- Flowing and A-line skirts are best for those with weight issues around their tummies and backsides.
- Banish the muffin-top and the possibility of it ever coming into existence! Ditch the low-rider jeans and pants (they are off-trend now anyway) and choose pants with a higher waistline.
- Opt for medium-weight jersey knits. They are forgiving and also hug your curves in the right way.
3. Buy a new outfit or two — in the size you are now.
What?!? I can hear all the gasps and grumblings out there. “But I’m not going to spend aaaannny money on clothes until I loose this flab!” “Then,” you say, “I will reward myself.”
Well, I’ve been trying this little trick the last year and a half and it doesn’t work.
What it does is make you miserably uncomfortable trying to squeeze in ill-fitting clothes that will NOT be flattering but will actually call attention to the fact that you HAVE gained weight. Every time you get dressed in the morning, you will be reminded of the weight you gained (a situation that, for me, usually results in a hefty dose of verbal self-flagellation and then hurling myself rather melodramatically on the bed). Your stomach will still be in a death vice from those jeans, but now you are also a surly and despondent wreck.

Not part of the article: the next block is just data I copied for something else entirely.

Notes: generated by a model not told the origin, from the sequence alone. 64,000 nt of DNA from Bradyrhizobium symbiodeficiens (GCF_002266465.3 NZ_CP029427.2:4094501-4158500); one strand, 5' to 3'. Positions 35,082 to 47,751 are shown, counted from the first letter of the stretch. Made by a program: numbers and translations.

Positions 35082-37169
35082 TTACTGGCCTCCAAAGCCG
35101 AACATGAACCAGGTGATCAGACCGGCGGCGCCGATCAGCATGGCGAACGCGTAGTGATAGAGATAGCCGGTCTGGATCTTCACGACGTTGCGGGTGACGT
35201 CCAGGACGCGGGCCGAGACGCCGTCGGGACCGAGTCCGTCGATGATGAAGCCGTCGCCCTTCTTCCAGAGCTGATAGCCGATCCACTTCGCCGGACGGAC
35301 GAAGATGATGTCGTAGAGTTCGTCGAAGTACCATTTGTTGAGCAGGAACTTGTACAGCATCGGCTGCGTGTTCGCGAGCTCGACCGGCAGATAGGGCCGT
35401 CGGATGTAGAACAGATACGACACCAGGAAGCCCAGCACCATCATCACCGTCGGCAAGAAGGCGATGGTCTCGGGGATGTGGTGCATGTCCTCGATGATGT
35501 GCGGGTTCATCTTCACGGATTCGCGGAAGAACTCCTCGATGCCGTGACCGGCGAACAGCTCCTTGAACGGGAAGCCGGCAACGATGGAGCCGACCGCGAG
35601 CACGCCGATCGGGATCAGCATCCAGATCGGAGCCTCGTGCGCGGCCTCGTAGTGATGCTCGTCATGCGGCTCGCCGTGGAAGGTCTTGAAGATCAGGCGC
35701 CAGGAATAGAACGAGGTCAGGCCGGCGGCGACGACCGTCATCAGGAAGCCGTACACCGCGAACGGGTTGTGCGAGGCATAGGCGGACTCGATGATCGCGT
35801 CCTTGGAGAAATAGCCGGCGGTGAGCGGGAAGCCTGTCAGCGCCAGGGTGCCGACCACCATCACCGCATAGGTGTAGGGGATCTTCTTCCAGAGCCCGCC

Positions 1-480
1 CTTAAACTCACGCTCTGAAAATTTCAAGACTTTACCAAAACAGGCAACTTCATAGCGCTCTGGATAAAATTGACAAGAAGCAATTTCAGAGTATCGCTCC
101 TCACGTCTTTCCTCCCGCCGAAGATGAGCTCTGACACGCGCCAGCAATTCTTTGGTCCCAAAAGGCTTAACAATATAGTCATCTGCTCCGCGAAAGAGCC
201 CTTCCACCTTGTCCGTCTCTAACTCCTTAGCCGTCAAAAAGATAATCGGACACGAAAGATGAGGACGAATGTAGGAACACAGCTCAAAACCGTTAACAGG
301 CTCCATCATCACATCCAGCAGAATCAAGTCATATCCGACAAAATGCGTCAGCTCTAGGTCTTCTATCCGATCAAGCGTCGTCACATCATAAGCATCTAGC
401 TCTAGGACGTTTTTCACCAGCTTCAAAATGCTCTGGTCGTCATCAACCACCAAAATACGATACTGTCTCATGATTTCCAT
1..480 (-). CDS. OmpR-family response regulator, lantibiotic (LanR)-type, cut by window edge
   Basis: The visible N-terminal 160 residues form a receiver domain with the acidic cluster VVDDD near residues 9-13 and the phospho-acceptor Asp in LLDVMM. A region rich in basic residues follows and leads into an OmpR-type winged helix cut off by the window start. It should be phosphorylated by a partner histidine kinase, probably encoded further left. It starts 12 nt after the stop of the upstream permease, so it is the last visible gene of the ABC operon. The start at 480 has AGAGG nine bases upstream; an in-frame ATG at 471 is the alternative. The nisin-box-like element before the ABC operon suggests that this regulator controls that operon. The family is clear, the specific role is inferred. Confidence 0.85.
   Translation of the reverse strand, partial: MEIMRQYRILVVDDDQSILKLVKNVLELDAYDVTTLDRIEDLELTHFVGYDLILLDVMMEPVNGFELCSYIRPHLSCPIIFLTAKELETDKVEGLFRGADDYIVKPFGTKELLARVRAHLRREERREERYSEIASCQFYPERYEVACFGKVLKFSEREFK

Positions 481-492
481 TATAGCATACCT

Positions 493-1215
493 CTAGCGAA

Sure, buying new clothes in a size or two bigger is going to result in a little shell shock at first. But after you rip out the size label and start dressing nicely again and being comfortable in your clothes, you will soon forget that label.
If you are on a budget and really want to save your cash for your new “skinny” clothes, there are plenty of stores and online retailers that offer trendy and very reasonably priced clothing. For as little as $200, you can end up with a new set of basics for your transition wardrobe. I did by shopping from Kohl’s, JC Penney and forever21.com. For those uninitiated to Forever 21 (someday we may get one in West Virginia), the sizes are extremely small and anything over a 10 will be found in their plus size section.
4. Stop comparing yourself to others.
I have 12 subscriptions to fashion magazines so I know how hard this is. However, these publications can ding even the strongest self-esteem by causing you to compare yourself to unreasonably high standards of the female figure. Never has the disparity been larger between what Hollywood and the fashion industry proclaims is “normal” and the real world. Licensed Mental Health Therapist and Life Coach, Jay Petry, routinely advises clients on weight loss issues and notes that our obsession with Hollywood images is not only unhealthy, but counter-productive. He suggests that we focus consistently and routinely on our positive traits, visualizing our best possible self.
“Hollywood bodies are Hollywood bodies for a reason. It’s their job, and they would be out of work if they didn’t fit that mold. The unfortunate comparison trap that we find ourselves in destroys our natural self-love in one important way. If you’re always striving to be a Hollywood body, you can never find and/or be your authentic self because you’re always focused in the direction of someone else’s self. We are unique for a reason. The key is to find balance and be your best SELF, not picture perfect someone else. Enjoy your food and let your mind and stomach work together to help you moderate your intake so you’re healthy, you look good and most importantly, you feel good.”